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UK honor-based crimes up 62% in 2 years

Such crime is not only on the rise but has also become more “severe,” said a U.K. family lawyer. Since 2016, honor crimes in the U.K. have reportedly risen by nearly 200%.

Palestinian Muslim women in Jerusalem, Sept. 16, 2015. Photo by Hadas Parush/Flash90.
Palestinian Muslim women in Jerusalem, Sept. 16, 2015. Photo by Hadas Parush/Flash90.

Honor-based abuse cases in England rose by more than 60% in two years, with 2,594 cases in 2022 vs. 1,599 in 2020. The data derive from 26 of 39 constabularies, The Guardian reported on Sunday.

Honor-based crimes can include murder, forced marriage, rape (gang rape is used as punishment against women suspected of engaging in illicit relations), forced genital mutilation and other coercive acts.

Such crimes are common in many Muslim countries, including Pakistan and Bangladesh. (1.6 million people, or 2.7%, of the United Kingdom’s population identify as Pakistani, and 94,434, or 1.1%, as Bangladeshi, according to the 2022 U.K. census.)

A 2013 global survey of the world’s Muslims by the Pew Research Center found that in only 14 out of 23 countries did Muslims reject the practice of honor killing. Support for it was highest in Afghanistan, Iraq, Egypt and Jordan.

The problem of honor-based crimes, or honor violence, has become a serious issue in Europe amid increased migration from regions where the practice is accepted.

Already in 2009, the European Parliamentary Assembly passed a resolution calling for a strategy “to eliminate social acceptance of ‘honor crimes.’”

The Metropolitan police (Greater London), West Midlands and Greater Manchester forces recorded the highest rates of honor-based abuse in 2021 and 2022.

The Metropolitan police documented 1,213 cases, including “two attempted murders, 32 rapes, 310 cases of forced marriage and 49 cases of female genital mutilation,” The Guardian reported.

In Greater Manchester, there were a total of 729 cases, including 42 rapes, 56 forced marriages and 104 instances of assault and battery.

West Midlands, an area including the city of Birmingham, recorded 729 cases of honor abuse, including 27 rapes, 19 forced marriages and 90 death threats.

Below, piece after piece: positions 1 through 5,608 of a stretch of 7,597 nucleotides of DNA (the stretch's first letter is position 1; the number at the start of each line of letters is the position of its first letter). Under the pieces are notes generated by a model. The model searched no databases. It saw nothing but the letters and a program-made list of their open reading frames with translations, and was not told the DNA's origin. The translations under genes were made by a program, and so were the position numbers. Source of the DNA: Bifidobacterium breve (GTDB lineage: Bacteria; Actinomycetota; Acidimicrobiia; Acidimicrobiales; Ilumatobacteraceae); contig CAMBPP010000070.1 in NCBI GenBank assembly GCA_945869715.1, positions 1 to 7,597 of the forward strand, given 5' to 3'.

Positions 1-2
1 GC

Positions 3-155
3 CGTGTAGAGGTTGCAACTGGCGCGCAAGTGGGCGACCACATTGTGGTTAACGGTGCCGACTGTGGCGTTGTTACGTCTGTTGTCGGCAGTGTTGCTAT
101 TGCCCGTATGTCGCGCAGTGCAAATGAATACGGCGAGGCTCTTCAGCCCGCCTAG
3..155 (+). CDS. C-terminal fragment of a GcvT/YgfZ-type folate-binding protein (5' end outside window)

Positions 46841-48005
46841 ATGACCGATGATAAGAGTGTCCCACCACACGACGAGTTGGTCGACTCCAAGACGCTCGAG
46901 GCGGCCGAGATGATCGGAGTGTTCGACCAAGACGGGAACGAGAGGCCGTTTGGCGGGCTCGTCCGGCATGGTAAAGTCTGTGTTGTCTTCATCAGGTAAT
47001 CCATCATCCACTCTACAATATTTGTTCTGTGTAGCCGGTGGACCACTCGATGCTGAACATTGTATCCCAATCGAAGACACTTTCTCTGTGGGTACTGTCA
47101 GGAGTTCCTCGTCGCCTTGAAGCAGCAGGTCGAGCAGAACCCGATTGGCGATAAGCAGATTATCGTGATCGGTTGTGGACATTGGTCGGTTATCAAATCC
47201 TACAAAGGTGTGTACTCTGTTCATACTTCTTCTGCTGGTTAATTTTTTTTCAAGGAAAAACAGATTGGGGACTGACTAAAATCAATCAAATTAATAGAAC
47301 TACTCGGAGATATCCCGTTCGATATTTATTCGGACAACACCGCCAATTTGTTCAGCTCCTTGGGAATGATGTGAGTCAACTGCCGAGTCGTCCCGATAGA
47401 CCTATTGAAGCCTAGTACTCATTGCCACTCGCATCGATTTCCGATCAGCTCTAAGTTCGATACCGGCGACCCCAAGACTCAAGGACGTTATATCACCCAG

The rise in honor-based violence since 2016 is even more dramatic, the paper noted, (up 193%).

Speculation as to the causes of the increase include positive trends, such as better reporting, i.e. more victims coming forward, and improved policing.

However, “global political and social issues” are also contributing to the rise, said Imran Khodabocus, a director at the British-based Family Law Company.

“In my experience, some people are becoming more rigid in their thinking and this is creating more instances where they feel they must defend their, or their families’, honor,” he told The Guardian.

A spokesperson from the London-based Iranian & Kurdish Women’s Rights Organization (IKWRO) echoed his observation, telling the paper that “global political and social factors contribute to the polarization of views and exacerbate ‘honour-based’ abuse.”

Khodabocus also said family court backlogs contribute to the problem. “There is not the same drive to clear chronic backlogs in these courts as we have seen recently in the criminal courts,” he said.

“This means many cases I act in are taking at least nine to 12 months to be resolved, leaving families and particularly children in a vulnerable position. For many of the cases I act in, a lack of court interpreters is also creating significant delays to cases,” he added.

He said honor-based crimes are not only on the rise but also have become more “severe.”

The Metropolitan Police define honor-based abuse as “a crime or incident committed to protect or defend the honor of a family or community.”

According to the Crown Prosecution Service (CPS), which prosecutes criminal cases in England and Wales, “Experience tells us that SCHBA [So-Called Honor-Based Abuse] is usually perpetrated by the victims’ families, extended families and members of their community…It can lead to families acting together in order to protect the perpetrator as opposed to the victim.”

Deputy Chief Constable Ivan Balhatchet, the National Police Chiefs’ Council lead for tackling honor-based abuse, told a House of Commons committee in January 2023 that police “shy away” from such cases because “they fear being labeled racists.”

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